facility at the former U.S. Naval Air Station Keflavik (NASKEF) site. 
 The final disposition of U.S.-owned IADS equipment (primarily 
"supply point items" or spare parts) was left unresolved during the 
2006 NASKEF closure negotiations, though a date of August 16, 2007 
was set for the handover of the system to the Government of Iceland. 
These items, a large number of which are unique to the IADS system 
and cannot be used elsewhere, are essential to the continued 
operation of the radars. 
 
3.  (C) Discussions regarding the sale or lease of this equipment 
through a Foreign Military Sales (FMS) case took place throughout 
2007 (Refs A and C).  At both working levels and at the Under 
Secretary level, the Government of Iceland made it clear that IADS 
transfer is of key importance and that an operational and reliable 
system is Iceland's single largest contribution to its own defense 
and its biggest contribution to NATO. 
 
4.  (SBU) In an 8 May 2007 memorandum, Under Secretary of Defense for 
Policy Edelman requested that USAF inventory U.S.-owned equipment 
vital to continued IADS operation, and develop options for its 
transfer to Iceland "minimiz[ing] the cost of such transfers to both 
Iceland and the Air Force" (Ref B).  Despite serious efforts by OSD, 
USAF International Affairs, USAF Europe, EUCOM, and others, USAF was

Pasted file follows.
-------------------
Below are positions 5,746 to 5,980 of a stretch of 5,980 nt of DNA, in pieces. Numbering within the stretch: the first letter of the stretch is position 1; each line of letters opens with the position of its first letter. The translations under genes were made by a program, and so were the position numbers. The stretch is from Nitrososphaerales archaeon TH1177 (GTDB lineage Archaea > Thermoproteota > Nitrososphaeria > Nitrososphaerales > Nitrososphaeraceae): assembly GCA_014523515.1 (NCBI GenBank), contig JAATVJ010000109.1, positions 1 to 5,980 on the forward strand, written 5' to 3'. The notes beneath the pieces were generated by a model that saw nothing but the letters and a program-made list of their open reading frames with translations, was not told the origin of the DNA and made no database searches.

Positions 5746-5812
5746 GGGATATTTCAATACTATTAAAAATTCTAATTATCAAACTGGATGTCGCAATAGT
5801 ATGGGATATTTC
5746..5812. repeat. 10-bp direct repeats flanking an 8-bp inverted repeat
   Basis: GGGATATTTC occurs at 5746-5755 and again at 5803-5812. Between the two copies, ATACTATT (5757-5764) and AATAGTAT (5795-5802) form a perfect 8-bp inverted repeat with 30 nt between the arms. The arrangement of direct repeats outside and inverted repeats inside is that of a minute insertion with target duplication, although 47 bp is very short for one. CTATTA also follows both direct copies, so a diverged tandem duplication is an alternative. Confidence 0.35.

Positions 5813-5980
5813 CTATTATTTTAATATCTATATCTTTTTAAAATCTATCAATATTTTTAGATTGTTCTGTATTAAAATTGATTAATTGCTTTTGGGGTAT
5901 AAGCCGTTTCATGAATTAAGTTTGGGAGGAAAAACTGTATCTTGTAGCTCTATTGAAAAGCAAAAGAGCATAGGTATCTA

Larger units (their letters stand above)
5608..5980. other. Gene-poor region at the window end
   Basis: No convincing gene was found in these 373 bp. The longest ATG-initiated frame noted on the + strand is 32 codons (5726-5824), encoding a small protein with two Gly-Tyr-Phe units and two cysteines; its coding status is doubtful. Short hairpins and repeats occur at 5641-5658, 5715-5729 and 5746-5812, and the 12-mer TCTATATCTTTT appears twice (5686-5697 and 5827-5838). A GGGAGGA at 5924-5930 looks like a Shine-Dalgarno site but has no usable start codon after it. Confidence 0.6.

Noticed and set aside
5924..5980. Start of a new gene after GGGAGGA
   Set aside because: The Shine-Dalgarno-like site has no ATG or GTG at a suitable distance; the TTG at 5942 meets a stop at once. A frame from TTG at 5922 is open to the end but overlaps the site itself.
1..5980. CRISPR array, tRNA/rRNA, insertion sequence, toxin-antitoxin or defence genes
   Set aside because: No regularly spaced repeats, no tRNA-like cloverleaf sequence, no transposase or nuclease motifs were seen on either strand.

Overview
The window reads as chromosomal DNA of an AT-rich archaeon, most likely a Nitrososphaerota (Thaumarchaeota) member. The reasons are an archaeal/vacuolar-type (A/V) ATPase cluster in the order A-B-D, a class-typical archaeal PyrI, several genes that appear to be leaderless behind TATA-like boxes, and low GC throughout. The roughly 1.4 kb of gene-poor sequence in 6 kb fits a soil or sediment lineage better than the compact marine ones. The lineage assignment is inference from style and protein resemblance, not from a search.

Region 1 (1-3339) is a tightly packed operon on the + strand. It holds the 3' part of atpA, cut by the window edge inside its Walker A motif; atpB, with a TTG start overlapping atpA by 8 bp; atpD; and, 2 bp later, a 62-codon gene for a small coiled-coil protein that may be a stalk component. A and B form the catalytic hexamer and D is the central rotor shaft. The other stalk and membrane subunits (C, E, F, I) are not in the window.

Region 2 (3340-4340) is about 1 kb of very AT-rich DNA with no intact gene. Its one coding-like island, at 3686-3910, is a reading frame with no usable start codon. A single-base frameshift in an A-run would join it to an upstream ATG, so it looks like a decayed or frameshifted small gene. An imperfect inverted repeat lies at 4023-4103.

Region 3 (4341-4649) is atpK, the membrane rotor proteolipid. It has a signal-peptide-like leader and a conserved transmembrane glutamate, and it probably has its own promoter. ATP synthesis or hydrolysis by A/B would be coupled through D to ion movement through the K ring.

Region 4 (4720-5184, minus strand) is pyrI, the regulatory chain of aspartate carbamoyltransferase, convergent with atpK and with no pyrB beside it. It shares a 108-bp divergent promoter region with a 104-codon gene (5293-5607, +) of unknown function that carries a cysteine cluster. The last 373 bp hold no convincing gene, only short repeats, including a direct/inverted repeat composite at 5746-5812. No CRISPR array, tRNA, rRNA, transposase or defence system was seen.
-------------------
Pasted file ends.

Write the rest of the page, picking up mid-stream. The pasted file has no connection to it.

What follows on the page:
not able to present an FMS case to Iceland for consideration until 
October 2007.  The price requested was approximately $5.8 million. 
Meanwhile, a contractual arrangement has allowed Iceland necessary 
access to these items despite the fact that the August 2007 IADS 
transfer date has passed. 
 
Repricing 
--------- 
 
5.  (SBU) Iceland's Ministry for Foreign Affairs (MFA) raised 
concerns in November 2007 that not all items in the case were 
actually U.S.-owned and that the price for some items appeared to be 
excessive given their age and condition.  These concerns generated a 
reevaluation of the ownership of all the items as well as a review of 
whether the price for this materiel was statutorily allowable. 
Initial indications to the Government of Iceland were that some items 
were in fact NATO-owned and that the price of the FMS case would most 
likely decrease as a result.  Nevertheless, upon completion of the 
review, DOD informed the Icelandic Embassy in Washington in February 
2008 that the price of the FMS case had increased by approximately $2 
million to $7.9 million, pending final preparation of a new LOA.